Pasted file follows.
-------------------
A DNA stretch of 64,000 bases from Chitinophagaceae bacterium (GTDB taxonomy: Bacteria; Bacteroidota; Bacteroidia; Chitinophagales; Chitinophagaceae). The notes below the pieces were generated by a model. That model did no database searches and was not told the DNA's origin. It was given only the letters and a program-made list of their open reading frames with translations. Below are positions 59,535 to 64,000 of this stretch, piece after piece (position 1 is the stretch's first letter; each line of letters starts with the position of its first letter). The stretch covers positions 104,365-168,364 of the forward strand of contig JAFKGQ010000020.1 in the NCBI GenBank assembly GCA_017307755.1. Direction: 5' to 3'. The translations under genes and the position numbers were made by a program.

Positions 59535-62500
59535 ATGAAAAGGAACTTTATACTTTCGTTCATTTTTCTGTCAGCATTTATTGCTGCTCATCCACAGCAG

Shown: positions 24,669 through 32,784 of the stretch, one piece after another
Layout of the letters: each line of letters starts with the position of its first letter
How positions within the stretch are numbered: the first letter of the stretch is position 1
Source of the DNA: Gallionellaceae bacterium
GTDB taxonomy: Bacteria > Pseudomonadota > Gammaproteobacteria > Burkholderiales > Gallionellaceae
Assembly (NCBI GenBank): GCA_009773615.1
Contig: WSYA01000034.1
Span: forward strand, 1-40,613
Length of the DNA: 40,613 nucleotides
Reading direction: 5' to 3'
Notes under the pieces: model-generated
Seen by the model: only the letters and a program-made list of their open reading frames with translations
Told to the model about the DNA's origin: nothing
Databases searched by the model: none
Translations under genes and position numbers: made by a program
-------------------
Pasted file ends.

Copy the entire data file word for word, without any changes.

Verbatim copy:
A DNA stretch of 64,000 bases from Chitinophagaceae bacterium (GTDB taxonomy: Bacteria; Bacteroidota; Bacteroidia; Chitinophagales; Chitinophagaceae). The notes below the pieces were generated by a model. That model did no database searches and was not told the DNA's origin. It was given only the letters and a program-made list of their open reading frames with translations. Below are positions 59,535 to 64,000 of this stretch, piece after piece (position 1 is the stretch's first letter; each line of letters starts with the position of its first letter). The stretch covers positions 104,365-168,364 of the forward strand of contig JAFKGQ010000020.1 in the NCBI GenBank assembly GCA_017307755.1. Direction: 5' to 3'. The translations under genes and the position numbers were made by a program.

Positions 59535-62500
59535 ATGAAAAGGAACTTTATACTTTCGTTCATTTTTCTGTCAGCATTTATTGCTGCTCATCCACAGCAG

Shown: positions 24,669 through 32,784 of the stretch, one piece after another
Layout of the letters: each line of letters starts with the position of its first letter
How positions within the stretch are numbered: the first letter of the stretch is position 1
Source of the DNA: Gallionellaceae bacterium
GTDB taxonomy: Bacteria > Pseudomonadota > Gammaproteobacteria > Burkholderiales > Gallionellaceae
Assembly (NCBI GenBank): GCA_009773615.1
Contig: WSYA01000034.1
Span: forward strand, 1-40,613
Length of the DNA: 40,613 nucleotides
Reading direction: 5' to 3'
Notes under the pieces: model-generated
Seen by the model: only the letters and a program-made list of their open reading frames with translations
Told to the model about the DNA's origin: nothing
Databases searched by the model: none
Translations under genes and position numbers: made by a program